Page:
The ongoing blockade against Qatar is “an assault against a sovereign state” and a form of terrorism, Sheikh Tamim bin Hamad Al Thani said during his address to the United Nations General Assembly today.
His remarks come as Qatar faces a months-long blockade from its neighbors that has cost the government billions of dollars.
The Emir said the boycott of “neighboring countries” puts pressure on Qatar’s population “through foodstuffs, medicine and ripping of family relations.”
He added that the goal is “to force (people) to change their political affiliation and destabilize a sovereign country. Isn’t this one of the definitions of terrorism?”
At least twice during the speech, the Emir also called for a constructive dialogue between the Gulf countries and Iran to resolve the crisis.
The conditions he put forth included “the principle of good neighborliness, respect for the sovereignty of states and non-interference in their internal affairs.”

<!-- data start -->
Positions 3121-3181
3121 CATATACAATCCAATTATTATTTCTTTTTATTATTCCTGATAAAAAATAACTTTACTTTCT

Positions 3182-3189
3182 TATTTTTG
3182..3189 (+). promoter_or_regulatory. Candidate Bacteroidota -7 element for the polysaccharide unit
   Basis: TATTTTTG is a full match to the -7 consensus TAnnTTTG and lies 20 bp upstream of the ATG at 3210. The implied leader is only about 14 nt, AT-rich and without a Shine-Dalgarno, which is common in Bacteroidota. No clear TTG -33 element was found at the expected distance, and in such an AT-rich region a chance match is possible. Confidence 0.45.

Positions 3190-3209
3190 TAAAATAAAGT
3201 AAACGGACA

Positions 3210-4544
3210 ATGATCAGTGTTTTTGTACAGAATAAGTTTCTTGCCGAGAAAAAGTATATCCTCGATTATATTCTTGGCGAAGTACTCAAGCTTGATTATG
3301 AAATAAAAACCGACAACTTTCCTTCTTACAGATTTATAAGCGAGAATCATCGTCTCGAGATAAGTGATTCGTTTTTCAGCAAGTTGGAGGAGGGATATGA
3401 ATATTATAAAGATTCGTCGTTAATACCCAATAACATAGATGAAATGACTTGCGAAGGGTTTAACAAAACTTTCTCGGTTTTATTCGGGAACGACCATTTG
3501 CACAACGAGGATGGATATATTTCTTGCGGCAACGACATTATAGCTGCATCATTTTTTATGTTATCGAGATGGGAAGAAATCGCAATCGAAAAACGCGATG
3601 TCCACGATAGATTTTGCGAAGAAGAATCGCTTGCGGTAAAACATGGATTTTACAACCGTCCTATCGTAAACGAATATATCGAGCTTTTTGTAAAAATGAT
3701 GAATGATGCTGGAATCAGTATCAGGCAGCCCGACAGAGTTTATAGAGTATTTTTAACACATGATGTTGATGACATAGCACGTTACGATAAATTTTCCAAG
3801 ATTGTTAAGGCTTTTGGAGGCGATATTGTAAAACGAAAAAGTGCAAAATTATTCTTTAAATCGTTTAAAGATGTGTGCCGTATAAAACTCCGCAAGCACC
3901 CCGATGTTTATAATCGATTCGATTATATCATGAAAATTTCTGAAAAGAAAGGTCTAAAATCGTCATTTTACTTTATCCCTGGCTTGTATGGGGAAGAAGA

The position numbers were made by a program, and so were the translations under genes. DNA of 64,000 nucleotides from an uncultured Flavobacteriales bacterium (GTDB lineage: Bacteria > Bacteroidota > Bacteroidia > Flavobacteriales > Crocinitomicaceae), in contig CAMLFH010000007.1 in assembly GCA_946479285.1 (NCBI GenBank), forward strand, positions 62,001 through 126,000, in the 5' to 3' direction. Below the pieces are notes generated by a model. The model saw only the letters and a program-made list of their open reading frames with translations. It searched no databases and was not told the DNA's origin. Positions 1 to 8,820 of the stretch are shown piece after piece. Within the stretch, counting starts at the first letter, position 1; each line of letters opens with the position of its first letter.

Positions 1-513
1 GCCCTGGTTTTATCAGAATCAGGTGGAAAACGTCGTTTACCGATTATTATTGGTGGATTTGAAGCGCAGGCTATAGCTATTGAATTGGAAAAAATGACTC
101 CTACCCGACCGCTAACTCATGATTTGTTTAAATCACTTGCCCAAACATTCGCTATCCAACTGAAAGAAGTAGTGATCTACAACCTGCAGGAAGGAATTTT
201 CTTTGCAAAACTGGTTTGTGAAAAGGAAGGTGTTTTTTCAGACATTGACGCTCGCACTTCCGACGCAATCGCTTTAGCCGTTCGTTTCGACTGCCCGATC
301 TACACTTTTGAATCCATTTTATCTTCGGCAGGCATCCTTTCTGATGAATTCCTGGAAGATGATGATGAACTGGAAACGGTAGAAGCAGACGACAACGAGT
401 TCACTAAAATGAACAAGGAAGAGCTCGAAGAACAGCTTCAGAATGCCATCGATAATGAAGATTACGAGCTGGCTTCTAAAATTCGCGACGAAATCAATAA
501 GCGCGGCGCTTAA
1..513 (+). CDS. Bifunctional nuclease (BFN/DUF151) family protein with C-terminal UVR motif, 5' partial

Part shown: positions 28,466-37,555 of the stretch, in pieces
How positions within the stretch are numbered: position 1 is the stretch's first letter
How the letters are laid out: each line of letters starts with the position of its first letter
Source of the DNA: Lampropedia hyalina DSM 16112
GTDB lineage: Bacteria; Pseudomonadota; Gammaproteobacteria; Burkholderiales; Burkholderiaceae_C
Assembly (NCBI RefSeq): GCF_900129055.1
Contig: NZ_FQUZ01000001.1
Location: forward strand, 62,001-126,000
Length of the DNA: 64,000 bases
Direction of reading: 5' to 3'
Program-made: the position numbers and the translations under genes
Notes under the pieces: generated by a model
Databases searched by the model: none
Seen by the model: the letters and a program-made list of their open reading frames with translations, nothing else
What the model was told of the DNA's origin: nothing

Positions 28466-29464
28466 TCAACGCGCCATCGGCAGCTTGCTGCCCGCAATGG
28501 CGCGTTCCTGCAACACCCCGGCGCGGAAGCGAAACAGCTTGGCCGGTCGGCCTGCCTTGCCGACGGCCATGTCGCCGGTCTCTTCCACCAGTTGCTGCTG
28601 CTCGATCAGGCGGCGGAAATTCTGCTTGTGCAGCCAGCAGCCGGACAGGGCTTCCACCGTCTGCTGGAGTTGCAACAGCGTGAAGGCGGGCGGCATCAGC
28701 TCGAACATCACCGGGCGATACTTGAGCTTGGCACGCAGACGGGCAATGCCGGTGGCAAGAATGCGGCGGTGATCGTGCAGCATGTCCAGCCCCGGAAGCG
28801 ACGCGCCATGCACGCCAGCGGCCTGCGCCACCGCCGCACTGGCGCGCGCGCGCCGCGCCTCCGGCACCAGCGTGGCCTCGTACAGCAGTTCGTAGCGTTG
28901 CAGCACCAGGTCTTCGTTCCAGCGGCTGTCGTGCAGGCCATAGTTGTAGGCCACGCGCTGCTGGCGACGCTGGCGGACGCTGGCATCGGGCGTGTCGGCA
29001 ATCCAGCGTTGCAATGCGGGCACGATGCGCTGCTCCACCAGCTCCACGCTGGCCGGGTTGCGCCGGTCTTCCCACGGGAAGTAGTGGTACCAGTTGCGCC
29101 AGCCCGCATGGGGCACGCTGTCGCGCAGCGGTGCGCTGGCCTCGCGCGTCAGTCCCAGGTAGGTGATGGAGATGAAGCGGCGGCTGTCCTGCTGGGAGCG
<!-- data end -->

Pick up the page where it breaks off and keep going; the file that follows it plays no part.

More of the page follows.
Responding to neighbors’ allegations that Qatar harbors terrorists, Sheikh Tamim also reiterated the country’s desire to combat extremism, calling it the “highest priority.”
He added however that the international community must be “careful not to make the fight against terrorism an umbrella for reprisals or shelling of civilians.”
This is the Emir’s fourth address in front of the assembly.
His first was shortly after he became leader of Qatar at 33 years old in 2013. The speech included talk of the Arab Spring and Qatar’s role in it.
At the time, Sheikh Tamim said the nation served as a “hub for dialogue and discussion for different parties and conflicts” during a transitional phase for the region.
The Emir reiterated that goal – which Qatar has been criticized for by its neighbors – once again during today’s address. He said:
“Qatar will remain, as always, a safe haven for the oppressed, and will continue its mediation efforts to find just solutions in conflict zones. “
In addition to the Gulf crisis, the Emir mentioned the plight of the Rohingya in Myanmar.
“Lately there is a growing sense that people under repression are facing their fate alone,” he said.
He also urged the international community to help struggling Palestinians, Yemenis and Syrians, as well as Iraqis and Libyans.